The mortgage lending industry is once again … slipping into darkness.[1]

Like the run-up to the financial crisis, we are seeing an increasing trend towards non-bank lenders dominating the mortgage market. To the tune of almost 65%.


Yes, lenders certainly spilled the wine[2] during the 2000s with its move to non-bank lenders like New Century Financial. By 2011, 50 percent of all new mortgage money was loaned by the three biggest banks in the United States: JPMorgan Chase, Bank of America and Wells Fargo. But by September 2016, the share of loans by these three big banks dropped to 21 percent.

The withdrawal of banks from the mortgage business is the result of the fundamental shift in regulations that took place in response to the housing crisis.  The regulatory atmosphere changed from a risk-management regime to a zero-tolerance and 100-percent-compliance regime.

Not only were new regulations implemented, but new regulators like the Consumer Financial Protection Bureau were created. At the same time, the CFPB and other agencies became more assertive in their enforcement practices.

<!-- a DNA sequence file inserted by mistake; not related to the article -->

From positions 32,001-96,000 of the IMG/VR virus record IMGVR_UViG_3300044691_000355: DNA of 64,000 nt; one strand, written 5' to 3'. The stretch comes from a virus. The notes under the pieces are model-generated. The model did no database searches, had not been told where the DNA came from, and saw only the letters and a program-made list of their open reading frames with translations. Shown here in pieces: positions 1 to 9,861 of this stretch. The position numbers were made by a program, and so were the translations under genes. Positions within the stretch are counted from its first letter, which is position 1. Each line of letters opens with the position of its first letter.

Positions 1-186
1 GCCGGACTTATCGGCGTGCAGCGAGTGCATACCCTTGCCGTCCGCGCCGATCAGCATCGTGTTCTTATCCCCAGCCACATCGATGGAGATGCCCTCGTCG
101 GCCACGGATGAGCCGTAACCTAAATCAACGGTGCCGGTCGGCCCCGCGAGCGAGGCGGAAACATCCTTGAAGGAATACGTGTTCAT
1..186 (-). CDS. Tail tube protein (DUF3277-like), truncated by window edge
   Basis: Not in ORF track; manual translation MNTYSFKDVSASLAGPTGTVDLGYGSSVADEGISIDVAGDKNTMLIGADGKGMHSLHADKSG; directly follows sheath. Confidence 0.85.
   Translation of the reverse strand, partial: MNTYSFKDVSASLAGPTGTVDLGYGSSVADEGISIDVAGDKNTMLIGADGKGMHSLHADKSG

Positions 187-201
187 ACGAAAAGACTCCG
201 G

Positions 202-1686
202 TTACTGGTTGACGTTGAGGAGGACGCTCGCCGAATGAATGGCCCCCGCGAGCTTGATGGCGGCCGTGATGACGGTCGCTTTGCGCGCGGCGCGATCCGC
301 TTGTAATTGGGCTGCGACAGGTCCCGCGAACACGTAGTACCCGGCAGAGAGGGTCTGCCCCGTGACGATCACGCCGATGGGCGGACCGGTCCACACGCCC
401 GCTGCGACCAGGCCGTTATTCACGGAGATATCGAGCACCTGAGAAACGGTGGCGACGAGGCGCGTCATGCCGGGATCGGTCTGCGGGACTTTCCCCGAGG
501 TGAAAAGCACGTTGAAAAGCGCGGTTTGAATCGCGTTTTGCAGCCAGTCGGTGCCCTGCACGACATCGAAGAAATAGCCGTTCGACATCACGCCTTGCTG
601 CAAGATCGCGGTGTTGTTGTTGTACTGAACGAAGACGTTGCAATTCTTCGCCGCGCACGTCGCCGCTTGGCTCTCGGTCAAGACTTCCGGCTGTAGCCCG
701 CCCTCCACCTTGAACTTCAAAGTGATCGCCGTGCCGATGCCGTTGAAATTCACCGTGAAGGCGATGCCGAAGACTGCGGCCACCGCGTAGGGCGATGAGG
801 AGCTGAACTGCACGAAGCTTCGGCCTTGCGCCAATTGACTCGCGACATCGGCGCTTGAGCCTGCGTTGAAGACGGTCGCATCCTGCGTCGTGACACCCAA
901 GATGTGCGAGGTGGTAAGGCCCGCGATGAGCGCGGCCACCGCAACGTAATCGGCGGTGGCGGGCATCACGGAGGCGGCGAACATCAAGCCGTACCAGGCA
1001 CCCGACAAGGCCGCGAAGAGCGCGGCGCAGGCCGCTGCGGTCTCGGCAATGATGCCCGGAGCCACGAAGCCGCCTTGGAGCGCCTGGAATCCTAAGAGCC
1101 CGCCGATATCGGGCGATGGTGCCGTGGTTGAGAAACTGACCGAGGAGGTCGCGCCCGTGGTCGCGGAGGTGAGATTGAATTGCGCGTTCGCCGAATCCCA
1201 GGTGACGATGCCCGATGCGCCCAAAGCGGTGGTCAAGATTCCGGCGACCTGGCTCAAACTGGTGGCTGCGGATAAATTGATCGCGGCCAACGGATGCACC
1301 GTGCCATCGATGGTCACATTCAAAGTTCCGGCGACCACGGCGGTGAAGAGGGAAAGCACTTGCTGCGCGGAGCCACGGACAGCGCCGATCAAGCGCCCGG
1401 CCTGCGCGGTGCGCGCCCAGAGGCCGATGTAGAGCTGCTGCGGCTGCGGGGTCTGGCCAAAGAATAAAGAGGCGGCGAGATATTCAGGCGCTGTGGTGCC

The bottom line is that the rise of regulatory burden has chased lenders into the shadows where they reside as regulatory low-riders[3].

And there is no way to get the traditional depository institutions to be friends with regulators until a number of the overly burdensome regulations are eradicated.[4]

Yes, this is all eerily similar to the precursor to the financial crisis of the 2000s.

To paraphrase The Johnson Brothers, get that regulation out of their faces.[5]

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